Then you have to decide how to allow the results of those background checks to infringe on the rights of citizens to keep and bear arms. I am not trying to advocate for the right of lunatics to carry weapons, Steve, but it is a sticky problem. The wording of the Second Amendment is actually crystal clear, as anyone having read Madison's explanation of the nature of a well-regulated militia in THE FEDERALIST, or the voluminous literature of the period, will know, despite the pitiful attempts of some in our political minefield to pretend otherwise. Inherent in the concept of background checks is the idea that some people will not be able to bear arms. Trying to do this without actually violating the Constitution is no easy problem to solve and more than a few think it is not actually capable of effective resolution and that the attempt to do so creates problems worse than it solves.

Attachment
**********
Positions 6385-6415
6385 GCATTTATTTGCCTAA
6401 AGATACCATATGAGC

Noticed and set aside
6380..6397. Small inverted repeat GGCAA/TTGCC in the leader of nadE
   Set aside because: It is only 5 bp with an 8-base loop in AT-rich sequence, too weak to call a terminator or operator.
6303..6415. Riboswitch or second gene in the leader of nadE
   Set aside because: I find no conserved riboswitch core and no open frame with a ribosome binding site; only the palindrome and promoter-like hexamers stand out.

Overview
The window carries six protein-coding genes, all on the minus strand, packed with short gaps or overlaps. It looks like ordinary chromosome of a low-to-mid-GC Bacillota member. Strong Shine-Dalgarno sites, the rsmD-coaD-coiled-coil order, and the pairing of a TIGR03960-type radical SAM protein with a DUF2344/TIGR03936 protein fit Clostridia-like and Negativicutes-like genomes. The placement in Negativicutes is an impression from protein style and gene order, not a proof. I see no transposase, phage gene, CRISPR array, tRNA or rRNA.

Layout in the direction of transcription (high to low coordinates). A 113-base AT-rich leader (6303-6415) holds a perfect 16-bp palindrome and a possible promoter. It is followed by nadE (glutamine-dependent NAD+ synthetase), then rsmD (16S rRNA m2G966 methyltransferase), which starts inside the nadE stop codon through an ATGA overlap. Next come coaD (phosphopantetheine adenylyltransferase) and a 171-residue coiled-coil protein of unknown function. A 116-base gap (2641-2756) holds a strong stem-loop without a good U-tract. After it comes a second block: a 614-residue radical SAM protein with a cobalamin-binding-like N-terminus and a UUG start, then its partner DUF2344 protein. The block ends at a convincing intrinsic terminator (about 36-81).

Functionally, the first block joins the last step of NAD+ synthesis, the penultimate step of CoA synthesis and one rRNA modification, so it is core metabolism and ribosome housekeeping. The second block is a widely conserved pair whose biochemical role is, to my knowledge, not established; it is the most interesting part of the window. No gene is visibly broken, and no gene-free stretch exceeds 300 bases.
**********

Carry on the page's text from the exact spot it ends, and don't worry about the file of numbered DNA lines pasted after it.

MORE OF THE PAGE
And it should be remembered that it doesn't always help. In Newton, for instance, my understanding is that the guns' owner HAD passed all the required checks. But the shooter wasn't the owner! He had stolen the guns and the checks didn't help the situation at all.
At any rate, allowing guns in schools and churches is absolutely insane...


Steve, I think you are given to a bit of hyperbole. :) There have been times in our history when it was not at all unknown to carry firearms to church. And even now, you will realize that the instant retort is "You prefer that schools and churches should be defenseless?"

I often think that to a lunatic, a potential mass shooter, seeing a "gun-free zone" sign on the door effectively announces, "Defenseless victims here! High body count assured!"

You may possibly find this one amusing. Seriously. It's funny.

http://www.youtube.com/watch?v=fYL0yN110go
will individual churches or schools or bars be allowed to continue to ban guns from their premises...
As long as there are property rights, yes, you can say what is allowed on your premises. Individuals, of course, can make their own decisions on what establishments they choose to patronize.
...it is certainly true that you can't go on a mass-killing spree with a knife the way you can with a gun.
Steve, I have to admit that the statement just floors me. Take a minute and google "mass stabbings china." Here is one result:

http://www.bbc.com/news/world-asia-china-26402367